OPIOID BIOLOGY: THE NEXT SET OF QUESTIONS

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    Abstract

    Abstract: :A range of biologically different opioid peptides are synthesised as components of three distinct precursors, pro‐opiomelanocortin, proenkephalin, and prodynorphin. They interact with a number of receptors which have so far been characterised as mu, delta, kappa, sigma, and epsilon. It is unclear which ligands bind to which receptors under physiological circumstances, but preferential in vitro interactions include enkephalins with delta receptors, dynorphin with kappa receptors, and /?‐endorphin with epsilon receptors. Post‐translational processing determines which of several opioid products are produced from each precursor, but the identity of the enzymes involved and regulation of processing is unknown. Opioid involvement in the neuroendocrine and cardiovascular systems is reviewed. Naloxone‐sensitive opioid mechanisms are implicated in the control of gonadotrophin and adrenocorticotropic hormone secretion and in the hypotension of various types of shock. The investigation of possible dynorphin involvement in neurohypophysial function is taking place because vasopressin and dynorphin A (1–8) have been shown to coexist in the neurosecretory vesicles of magnocellular neurons.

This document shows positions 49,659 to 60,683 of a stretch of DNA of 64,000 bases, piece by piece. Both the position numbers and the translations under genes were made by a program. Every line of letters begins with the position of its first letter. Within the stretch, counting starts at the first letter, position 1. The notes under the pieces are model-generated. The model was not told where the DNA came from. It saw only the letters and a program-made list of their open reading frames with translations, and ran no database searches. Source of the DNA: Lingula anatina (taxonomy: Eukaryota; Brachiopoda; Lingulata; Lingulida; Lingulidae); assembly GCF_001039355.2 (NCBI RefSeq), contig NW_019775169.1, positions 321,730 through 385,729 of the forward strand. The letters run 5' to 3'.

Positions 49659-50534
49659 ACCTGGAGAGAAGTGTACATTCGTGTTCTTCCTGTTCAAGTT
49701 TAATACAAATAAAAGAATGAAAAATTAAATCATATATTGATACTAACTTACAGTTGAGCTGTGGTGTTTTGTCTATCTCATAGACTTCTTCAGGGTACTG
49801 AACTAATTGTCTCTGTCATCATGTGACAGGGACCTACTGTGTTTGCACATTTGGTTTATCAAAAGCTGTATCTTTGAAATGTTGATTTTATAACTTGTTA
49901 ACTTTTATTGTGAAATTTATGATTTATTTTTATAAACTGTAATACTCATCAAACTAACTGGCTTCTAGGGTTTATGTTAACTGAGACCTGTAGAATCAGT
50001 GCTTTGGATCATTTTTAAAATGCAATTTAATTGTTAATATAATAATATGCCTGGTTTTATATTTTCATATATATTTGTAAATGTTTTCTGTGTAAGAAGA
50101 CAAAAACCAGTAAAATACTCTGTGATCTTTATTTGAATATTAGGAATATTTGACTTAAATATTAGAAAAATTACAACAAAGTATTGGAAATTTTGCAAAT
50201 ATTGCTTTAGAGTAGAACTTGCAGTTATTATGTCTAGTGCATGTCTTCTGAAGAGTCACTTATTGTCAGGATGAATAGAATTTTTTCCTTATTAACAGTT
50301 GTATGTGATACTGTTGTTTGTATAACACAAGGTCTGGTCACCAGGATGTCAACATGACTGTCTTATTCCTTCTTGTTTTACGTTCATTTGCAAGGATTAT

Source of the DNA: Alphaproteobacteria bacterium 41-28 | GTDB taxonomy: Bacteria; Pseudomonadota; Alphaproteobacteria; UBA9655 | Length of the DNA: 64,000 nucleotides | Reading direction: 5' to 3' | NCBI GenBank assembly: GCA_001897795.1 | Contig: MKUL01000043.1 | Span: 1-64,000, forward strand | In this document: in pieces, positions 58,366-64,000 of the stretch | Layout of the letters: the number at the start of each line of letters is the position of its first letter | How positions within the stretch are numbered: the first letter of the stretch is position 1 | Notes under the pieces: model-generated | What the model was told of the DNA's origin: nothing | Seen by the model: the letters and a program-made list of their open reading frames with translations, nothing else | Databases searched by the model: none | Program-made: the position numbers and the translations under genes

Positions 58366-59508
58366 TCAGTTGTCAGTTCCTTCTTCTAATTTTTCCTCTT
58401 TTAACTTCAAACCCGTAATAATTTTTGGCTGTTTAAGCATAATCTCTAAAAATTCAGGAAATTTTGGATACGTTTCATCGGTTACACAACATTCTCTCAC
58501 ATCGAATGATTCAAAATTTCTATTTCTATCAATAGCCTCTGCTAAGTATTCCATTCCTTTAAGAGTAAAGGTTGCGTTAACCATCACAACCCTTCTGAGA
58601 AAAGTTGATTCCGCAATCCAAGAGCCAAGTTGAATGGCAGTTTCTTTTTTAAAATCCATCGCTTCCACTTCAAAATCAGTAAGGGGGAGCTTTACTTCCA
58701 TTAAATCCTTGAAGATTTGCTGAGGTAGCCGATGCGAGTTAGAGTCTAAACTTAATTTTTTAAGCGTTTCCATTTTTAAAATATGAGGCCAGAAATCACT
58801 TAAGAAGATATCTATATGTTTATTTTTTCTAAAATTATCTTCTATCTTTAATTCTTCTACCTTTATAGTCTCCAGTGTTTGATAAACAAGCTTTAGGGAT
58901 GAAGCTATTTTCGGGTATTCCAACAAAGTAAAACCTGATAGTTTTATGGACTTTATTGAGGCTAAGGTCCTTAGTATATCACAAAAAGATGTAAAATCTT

Original languageEnglish
    Pages (from-to)98-106
    Number of pages9
    JournalAustralian and New Zealand Journal of Medicine
    Volume15
    Issue number1
    DOIs
    Publication statusPublished - 1 Jan 1985

    Keywords

    • dynorphins
    • endorphins
    • Enkephalins
    • naloxone.
    • opioid precursors
    • opioid receptors
    • post‐translational processing

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